“We didn’t want a situation in which a school is clearly being mismanaged but the board could do nothing about it.”
That’s how Allen Grosboll, special assistant to Gov. Jim Edgar, explains the Legislature’s decision to give the School Reform Board of Trustees the power to intervene swiftly in dysfunctional schools.
While conceding “some concern” about the speed with which the board adopted a policy on schools in “educational crisis,” Grosboll argues that “ultimately, somebody must have the power to intervene.”
Previous boards complained to lawmakers that they couldn’t take charge of seriously mismanaged schools because of legal hurdles, Grosboll says. Now, he adds, “There shouldn’t be any excuses. Don’t ever tell us you don’t have the power to step in and do what’s right.”
However, school reform advocates contend the Reform Board has assumed too much power. (See letter.) They also say the school community should have been consulted before the policy was adopted. Their criticism prompted Chief Executive Officer Paul Vallas to put a Dec. 31 sunset date on the policy and hold hearings to see if it should be amended. (The final hearing is scheduled for 7 p.m. Nov. 8 at Chicago Vocational High School, 2100 E. 87th.)
“We’ve gotten some good input” at the hearings so far, says Chief Educational Officer Lynn St. James. “I’m sure we’ll be able to accommodate peoples’ concerns.”
Prosser Vocational was the first target for action. Following a newspaper expose of alleged grade-fixing, failure to report suspected child abuse, and other wrongdoing, the Office of Accountability interviewed 75 Prosser staff members and met with parents and teachers to discuss the situation.
As the formal investigation began, however, school reform advocates heatedly pointed out that state law required the Board to first adopt criteria for determining that a school is in “educational crisis.” The board quickly did that, and, a week later, rid Prosser of its principal, assistant principal and local school council.
The accountability office is now investigating Avalon Park and Revere elementary schools, says Chief Accountability Officer Patricia Harvey. Both schools have “had problems for a while,” she says, declining to elaborate. A decision on whether to intervene could come within a few weeks.
The Chicago Teachers Union applauds the policy. “It’s not something the board thought up just to make things hard for councils,” says spokesperson Jackie Gallagher. “We’re certainly not on the side of the [reform] groups in this case.” At Prosser, she reports, teachers had filed at least 20 to 25 grievances against the administrators who were removed.
Power can be abused, Gallagher says, “But in this case, power is in the right hands.”
Following are the 16 criteria:
1. Principal fails to develop or implement a school improvement plan.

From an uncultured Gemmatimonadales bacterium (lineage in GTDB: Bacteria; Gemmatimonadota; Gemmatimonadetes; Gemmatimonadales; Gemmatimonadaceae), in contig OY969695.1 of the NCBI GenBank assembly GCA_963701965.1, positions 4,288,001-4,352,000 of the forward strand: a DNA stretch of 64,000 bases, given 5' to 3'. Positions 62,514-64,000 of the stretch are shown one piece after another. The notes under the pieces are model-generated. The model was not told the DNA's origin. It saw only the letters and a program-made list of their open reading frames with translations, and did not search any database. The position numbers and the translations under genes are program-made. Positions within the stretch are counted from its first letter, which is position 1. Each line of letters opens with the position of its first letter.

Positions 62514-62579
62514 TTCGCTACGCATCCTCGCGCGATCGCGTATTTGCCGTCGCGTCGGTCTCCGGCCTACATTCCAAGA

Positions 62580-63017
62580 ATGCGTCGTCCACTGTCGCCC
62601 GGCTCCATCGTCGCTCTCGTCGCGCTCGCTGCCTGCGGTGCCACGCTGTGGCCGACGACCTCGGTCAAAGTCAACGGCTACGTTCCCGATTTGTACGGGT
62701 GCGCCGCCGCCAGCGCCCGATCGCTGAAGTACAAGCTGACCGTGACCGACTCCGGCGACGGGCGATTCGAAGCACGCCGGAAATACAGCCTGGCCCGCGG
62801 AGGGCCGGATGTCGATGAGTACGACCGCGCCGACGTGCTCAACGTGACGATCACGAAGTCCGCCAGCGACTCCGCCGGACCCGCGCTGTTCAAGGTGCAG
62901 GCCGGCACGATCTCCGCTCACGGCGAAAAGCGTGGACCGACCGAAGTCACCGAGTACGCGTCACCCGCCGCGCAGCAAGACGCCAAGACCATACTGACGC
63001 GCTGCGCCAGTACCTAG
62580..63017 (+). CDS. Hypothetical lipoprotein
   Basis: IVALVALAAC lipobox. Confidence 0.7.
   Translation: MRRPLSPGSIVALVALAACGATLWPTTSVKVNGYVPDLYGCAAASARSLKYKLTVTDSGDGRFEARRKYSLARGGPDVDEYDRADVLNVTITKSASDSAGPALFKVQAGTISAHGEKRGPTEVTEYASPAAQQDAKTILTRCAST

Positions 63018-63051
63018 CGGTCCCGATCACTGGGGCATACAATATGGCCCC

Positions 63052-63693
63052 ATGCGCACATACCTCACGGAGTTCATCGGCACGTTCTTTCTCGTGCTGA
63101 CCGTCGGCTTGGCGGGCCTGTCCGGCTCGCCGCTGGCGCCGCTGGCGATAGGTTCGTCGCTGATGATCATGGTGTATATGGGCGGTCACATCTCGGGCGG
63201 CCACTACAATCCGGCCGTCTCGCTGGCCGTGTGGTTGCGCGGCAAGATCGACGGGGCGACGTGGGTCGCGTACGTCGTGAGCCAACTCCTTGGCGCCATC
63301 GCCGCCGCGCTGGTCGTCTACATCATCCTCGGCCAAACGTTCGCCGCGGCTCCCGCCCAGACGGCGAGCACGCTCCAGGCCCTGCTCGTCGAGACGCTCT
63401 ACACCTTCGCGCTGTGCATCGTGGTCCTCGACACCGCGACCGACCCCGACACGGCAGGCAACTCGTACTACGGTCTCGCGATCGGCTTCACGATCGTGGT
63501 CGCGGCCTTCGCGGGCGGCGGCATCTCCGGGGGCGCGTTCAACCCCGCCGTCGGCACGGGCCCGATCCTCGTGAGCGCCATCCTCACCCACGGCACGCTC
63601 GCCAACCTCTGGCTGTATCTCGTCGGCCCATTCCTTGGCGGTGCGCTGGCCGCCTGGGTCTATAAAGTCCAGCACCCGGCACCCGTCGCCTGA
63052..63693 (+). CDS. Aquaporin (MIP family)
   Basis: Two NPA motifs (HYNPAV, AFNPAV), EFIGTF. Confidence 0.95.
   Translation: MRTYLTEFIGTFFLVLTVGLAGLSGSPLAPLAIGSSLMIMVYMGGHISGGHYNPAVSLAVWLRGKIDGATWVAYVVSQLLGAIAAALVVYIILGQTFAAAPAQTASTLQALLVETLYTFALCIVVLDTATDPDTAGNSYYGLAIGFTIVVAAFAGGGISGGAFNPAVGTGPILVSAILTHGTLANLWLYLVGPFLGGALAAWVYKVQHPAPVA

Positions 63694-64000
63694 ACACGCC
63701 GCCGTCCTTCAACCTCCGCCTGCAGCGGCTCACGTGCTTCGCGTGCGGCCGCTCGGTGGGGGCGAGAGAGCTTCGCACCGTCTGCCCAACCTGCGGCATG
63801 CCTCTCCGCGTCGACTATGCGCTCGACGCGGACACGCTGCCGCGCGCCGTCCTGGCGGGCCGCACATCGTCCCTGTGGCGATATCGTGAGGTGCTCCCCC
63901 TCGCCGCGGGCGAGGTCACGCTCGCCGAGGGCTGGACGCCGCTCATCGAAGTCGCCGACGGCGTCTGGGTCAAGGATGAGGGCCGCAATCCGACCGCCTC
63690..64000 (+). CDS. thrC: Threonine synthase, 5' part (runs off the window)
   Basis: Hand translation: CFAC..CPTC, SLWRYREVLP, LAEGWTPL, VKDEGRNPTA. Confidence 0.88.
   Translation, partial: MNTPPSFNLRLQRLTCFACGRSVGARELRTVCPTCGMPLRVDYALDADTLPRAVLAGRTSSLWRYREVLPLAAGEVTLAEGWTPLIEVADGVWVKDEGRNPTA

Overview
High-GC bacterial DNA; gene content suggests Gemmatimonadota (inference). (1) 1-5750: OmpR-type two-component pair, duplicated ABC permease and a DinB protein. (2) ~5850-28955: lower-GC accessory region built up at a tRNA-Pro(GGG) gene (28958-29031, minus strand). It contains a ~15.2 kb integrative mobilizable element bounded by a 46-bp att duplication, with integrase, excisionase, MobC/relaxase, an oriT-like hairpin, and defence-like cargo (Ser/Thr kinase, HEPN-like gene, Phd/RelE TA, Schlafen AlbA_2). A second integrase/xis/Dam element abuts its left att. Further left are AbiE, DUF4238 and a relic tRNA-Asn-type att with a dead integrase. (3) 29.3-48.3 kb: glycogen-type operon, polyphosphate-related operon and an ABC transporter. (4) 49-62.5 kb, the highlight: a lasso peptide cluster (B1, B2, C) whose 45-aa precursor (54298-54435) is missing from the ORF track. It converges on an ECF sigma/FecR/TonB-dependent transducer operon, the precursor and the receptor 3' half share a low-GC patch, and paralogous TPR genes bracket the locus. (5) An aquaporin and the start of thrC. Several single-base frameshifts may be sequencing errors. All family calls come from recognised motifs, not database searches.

2. Local school council fails or refuses to approve, without reasonable justification, the school improvement plan.
3. Principal or local school council or staff fail or refuse to comply with the school improvement plan to the detriment of the school.
4. Principal, local school council or local school council member(s) are unable to resolve disputes and structure programs conducive to learning.
5. Principal is unable to develop an effective working relationship with teachers, staff and/or the local school council.
6. Principal fails or refuses to develop a reasonable expenditure plan which supports and is compatible with the school improvement plan and is in accord with all applicable laws, rules and policies.
7. Principal fails to properly spend all school funds, including the budgeted, discretionary and internal account funds.
8. Principal fails or refuses to keep accurate internal account records.
9. Principal fails or refuses to maintain proper records and reports.
10. Principal fails or refuses to complete all documentation and paperwork necessary for the opening and closing of school.
11. Principal fails to provide a safe building for students and staff.
12. Principal, local school council or local school council member(s) improperly uses personnel or school programs, including but not limited to the abuse of disciplinary actions against school personnel or students, the improper rescheduling of school personnel or the improper closing of school staff positions or programs.
13. Local school council is non-functional and/or deadlocked on key issues affecting the educational process of the school. A non-functional local school council may be defined as but its definition is not limited to: the failure to fill the necessary vacancies; the failure to maintain a quorum by the refusal of council members to remain in attendance for the duration of local school council meetings; or the failure to achieve a quorum because members fail to attend four or more regular meetings.
14. Principal, local school council, local school council member(s) or staff fails or refuses to cooperate or comply with the remediation, probation, intervention or reconstitution process.
15. Principal, local school council or local school council member(s) fails or refuses to comply with the provisions of the Illinois School Code, all other applicable laws, collective bargaining agreements, court orders or board rules or policies.
16. Other factors which in the chief executive officer’s judgment cause the school to meet the definition of educational crisis.
The policy states that “one or more of these criteria does not mean that an educational crisis exists . . . an educational crisis may be declared only when the school is either (1) non-functional or in imminent danger of becoming non-functional or (2) the education process at the school is seriously impaired or in imminent danger of becoming seriously impaired.”
Contributing: Michael Hawthorne